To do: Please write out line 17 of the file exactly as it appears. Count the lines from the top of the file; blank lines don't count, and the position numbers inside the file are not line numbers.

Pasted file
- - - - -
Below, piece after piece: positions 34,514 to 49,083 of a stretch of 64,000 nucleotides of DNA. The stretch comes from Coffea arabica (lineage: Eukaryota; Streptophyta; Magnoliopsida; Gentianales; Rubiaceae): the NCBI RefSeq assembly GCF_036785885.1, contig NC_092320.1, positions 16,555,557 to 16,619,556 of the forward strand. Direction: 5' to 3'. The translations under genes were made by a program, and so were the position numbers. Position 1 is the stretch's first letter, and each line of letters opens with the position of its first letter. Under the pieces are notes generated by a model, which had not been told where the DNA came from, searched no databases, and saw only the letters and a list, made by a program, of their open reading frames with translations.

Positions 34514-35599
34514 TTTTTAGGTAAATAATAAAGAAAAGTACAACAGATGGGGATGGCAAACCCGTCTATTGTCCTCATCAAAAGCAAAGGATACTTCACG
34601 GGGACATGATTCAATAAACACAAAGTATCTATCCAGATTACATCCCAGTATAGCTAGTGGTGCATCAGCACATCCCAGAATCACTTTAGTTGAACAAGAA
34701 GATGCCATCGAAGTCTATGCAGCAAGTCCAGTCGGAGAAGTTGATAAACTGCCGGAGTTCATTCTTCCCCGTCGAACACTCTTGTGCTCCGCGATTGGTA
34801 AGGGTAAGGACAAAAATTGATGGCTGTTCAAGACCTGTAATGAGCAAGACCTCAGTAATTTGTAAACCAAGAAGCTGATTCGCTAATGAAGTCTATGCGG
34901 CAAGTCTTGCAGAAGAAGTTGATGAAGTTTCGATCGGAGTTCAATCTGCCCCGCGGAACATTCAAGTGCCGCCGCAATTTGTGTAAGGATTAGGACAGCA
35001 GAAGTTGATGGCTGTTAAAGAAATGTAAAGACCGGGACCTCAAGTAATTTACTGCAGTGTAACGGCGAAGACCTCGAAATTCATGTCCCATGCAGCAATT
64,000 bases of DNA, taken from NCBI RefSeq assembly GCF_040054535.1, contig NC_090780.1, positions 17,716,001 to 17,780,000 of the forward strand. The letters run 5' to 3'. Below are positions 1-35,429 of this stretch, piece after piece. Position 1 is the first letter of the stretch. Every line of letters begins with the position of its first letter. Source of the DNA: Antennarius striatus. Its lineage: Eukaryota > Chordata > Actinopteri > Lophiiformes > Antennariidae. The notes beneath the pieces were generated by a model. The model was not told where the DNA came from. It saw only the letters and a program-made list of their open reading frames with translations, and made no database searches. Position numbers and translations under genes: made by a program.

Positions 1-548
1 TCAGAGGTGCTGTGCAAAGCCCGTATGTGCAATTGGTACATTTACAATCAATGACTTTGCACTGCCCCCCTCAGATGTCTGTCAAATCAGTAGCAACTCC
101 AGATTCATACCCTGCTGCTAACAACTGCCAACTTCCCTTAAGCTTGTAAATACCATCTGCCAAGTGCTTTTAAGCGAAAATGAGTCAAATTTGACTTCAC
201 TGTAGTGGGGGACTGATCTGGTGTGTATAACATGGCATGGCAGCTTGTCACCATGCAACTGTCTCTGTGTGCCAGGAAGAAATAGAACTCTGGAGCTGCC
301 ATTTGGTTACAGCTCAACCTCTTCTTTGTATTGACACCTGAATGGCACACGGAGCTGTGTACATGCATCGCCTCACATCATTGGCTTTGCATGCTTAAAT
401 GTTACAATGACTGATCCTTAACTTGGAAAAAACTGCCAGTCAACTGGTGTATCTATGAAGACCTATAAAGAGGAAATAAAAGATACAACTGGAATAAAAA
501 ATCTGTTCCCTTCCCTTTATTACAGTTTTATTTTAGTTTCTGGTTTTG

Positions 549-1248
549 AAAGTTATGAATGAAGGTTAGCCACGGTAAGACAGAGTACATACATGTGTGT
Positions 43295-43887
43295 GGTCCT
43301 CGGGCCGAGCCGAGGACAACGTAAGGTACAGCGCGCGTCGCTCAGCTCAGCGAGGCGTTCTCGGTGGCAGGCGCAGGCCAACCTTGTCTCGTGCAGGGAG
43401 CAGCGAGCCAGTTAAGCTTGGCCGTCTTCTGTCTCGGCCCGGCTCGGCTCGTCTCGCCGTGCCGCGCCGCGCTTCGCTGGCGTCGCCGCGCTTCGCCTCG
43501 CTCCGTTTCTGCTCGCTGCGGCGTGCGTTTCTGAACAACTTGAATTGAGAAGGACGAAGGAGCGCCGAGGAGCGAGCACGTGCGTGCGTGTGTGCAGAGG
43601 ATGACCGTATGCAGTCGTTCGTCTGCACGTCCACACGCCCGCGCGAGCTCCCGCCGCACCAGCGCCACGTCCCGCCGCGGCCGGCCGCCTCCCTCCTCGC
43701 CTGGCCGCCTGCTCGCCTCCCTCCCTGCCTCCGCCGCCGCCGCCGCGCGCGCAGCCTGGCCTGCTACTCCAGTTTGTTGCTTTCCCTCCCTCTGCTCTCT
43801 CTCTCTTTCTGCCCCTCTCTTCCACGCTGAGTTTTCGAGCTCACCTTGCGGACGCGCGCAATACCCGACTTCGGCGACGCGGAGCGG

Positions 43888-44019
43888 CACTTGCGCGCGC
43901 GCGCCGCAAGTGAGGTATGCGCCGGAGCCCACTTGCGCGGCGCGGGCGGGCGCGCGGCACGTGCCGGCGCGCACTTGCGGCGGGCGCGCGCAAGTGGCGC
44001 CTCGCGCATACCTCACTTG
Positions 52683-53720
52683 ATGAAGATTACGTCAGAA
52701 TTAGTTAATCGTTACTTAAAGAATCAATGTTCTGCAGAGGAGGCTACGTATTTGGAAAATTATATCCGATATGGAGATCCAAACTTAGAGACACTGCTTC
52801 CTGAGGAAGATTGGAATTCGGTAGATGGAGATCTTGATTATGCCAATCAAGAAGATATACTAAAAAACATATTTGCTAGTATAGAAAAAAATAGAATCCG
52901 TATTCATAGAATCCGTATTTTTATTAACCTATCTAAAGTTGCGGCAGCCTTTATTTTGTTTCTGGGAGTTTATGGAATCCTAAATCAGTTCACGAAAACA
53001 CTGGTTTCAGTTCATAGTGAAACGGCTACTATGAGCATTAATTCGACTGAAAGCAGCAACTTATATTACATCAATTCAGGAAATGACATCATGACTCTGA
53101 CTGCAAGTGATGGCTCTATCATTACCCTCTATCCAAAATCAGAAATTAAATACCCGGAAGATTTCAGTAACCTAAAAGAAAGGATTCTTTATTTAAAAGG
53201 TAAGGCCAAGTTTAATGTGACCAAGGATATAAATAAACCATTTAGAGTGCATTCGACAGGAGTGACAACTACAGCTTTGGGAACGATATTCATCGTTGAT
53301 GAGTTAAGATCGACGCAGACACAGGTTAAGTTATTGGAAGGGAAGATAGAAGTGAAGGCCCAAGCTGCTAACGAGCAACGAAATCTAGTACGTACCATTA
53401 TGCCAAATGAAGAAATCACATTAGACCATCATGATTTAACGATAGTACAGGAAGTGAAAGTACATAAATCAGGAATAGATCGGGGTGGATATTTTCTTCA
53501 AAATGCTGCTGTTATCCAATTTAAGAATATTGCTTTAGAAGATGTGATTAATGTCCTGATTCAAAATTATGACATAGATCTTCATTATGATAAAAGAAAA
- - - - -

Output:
Positions 549-1248